There are many stories that explain why Babalú-Ayé went into exile. This story has many versions told both in Africa and the Americas.
Obatalá invited all the orichas to come to a big party. Babalú-Ayé was lame with one leg badly damaged, but he covered his injury in fine cloth, supported himself with a crutch, and went to the party. Everyone was dancing and having a good time, but Babalú stayed to the side. At one point, various orichas asked him to dance, but he declined, afraid he would reveal his imperfection. Finally Obatalá ordered Babalú to dance, but because of his deformity, he stumbled and quickly fell. All the orichas immediately burst out laughing. Humiliated and enraged, Babalú-Ayé cast sesame seeds upon all present. In the morning, all the orichas awoke infected with smallpox and covered with red and weeping sores. Realizing what had happened, Obatalá commanded Babalú-Ayé to leave the land of the Lucumí. Cast out and cut off from the other orichas, Babalú wandered from place to place, living in desolate and isolated places.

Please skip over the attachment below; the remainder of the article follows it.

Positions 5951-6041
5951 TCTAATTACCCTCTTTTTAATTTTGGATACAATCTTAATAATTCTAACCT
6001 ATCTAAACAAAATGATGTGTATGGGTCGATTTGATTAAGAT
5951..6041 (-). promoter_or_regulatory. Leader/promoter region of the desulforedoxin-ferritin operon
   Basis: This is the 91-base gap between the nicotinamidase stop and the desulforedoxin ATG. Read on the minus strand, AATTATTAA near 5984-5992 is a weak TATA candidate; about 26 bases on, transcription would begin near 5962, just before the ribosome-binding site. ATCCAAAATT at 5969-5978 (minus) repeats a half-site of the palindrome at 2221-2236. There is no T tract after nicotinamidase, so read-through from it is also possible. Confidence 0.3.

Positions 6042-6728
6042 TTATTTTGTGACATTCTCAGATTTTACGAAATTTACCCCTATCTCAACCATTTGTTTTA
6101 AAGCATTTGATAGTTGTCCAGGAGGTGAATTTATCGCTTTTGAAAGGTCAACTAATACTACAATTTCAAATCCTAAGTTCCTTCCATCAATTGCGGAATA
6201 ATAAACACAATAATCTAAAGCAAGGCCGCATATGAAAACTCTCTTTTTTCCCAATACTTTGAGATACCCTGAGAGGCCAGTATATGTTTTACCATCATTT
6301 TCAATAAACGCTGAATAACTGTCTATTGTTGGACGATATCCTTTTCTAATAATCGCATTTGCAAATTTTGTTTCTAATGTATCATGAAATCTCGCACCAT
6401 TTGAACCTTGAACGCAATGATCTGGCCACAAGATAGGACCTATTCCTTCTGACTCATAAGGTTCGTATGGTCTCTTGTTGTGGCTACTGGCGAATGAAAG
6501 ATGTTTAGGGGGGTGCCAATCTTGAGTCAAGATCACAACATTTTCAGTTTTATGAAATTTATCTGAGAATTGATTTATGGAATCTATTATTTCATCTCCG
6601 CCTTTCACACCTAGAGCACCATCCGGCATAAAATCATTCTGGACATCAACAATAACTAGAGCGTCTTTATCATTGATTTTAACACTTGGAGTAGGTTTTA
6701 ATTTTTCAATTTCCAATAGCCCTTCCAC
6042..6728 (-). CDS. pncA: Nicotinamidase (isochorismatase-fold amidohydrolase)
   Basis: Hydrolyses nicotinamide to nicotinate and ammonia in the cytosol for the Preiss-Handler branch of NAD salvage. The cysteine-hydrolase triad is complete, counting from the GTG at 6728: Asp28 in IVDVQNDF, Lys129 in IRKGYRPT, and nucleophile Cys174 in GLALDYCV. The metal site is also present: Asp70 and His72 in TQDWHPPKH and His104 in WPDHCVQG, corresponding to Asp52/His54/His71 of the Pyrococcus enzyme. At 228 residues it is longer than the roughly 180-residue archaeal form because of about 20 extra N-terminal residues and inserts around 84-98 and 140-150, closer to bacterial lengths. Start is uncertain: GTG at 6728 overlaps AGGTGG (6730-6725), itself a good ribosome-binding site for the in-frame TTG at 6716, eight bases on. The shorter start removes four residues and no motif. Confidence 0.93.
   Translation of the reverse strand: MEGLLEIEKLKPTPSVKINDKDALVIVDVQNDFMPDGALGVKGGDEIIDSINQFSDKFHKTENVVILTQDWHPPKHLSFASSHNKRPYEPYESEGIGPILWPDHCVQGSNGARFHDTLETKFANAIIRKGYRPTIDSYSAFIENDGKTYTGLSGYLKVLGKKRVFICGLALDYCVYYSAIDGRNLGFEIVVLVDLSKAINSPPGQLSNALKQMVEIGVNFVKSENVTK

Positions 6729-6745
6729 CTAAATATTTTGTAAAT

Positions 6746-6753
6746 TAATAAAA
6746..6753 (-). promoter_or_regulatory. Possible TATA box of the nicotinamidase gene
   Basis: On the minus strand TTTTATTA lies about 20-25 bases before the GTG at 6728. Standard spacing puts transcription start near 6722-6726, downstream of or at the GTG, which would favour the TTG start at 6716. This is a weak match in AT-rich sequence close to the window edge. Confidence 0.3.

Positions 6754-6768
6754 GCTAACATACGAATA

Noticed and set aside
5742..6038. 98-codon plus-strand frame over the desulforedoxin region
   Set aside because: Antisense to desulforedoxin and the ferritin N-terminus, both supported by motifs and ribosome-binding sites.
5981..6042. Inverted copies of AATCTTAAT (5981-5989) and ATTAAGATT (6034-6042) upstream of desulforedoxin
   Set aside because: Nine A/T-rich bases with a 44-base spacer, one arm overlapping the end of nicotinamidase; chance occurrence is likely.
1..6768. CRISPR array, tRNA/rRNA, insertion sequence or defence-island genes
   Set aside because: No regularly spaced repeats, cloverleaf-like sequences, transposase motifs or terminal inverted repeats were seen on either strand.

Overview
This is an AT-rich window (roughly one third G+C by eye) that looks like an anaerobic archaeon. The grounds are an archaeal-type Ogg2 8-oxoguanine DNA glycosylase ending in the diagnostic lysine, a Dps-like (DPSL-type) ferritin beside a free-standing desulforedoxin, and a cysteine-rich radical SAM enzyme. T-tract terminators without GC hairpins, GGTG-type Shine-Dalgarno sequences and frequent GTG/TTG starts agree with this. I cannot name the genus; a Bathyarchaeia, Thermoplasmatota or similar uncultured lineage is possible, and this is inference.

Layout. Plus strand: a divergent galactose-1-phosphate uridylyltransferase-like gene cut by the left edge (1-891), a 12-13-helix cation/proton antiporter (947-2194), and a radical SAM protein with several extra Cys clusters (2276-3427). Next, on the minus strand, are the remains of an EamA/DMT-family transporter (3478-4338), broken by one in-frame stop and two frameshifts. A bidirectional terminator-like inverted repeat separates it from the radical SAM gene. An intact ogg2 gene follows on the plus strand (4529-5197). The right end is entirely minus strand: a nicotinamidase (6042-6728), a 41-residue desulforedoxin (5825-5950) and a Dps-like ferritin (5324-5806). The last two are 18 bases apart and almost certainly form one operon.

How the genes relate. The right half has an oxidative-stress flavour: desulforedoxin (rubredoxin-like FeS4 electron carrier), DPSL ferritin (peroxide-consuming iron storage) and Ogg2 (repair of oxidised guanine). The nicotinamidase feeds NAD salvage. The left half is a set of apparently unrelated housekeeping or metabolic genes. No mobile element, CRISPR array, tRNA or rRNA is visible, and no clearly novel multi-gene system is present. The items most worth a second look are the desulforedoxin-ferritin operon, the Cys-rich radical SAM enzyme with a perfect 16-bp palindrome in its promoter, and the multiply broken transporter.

This story highlights some of Babalú’s most important qualities. From the beginning, he is damaged, wounded, incomplete, and different from the other orichas. He is also secretive, trying to hide his imperfection. When his secret is revealed and then reviled, he responds in humiliation, rage, and vengeance, striking out at the others. Here he crosses a basic line in the life of the community, and this breaking of taboo leads to a further differentiation: he becomes an outcast. Here he moves into the territory for which he is best known, the desolate places of the Earth. It is no accident that the other protagonist in this tale is Obatalá. As the father of the orichas, Obatalá represents the cool and patient character needed to flourish in the center of the social world. As a vengeful and volatile oricha, Babalú-Ayé cuts a fine figure of contrast, but a figure who can only be allowed to survive on the periphery.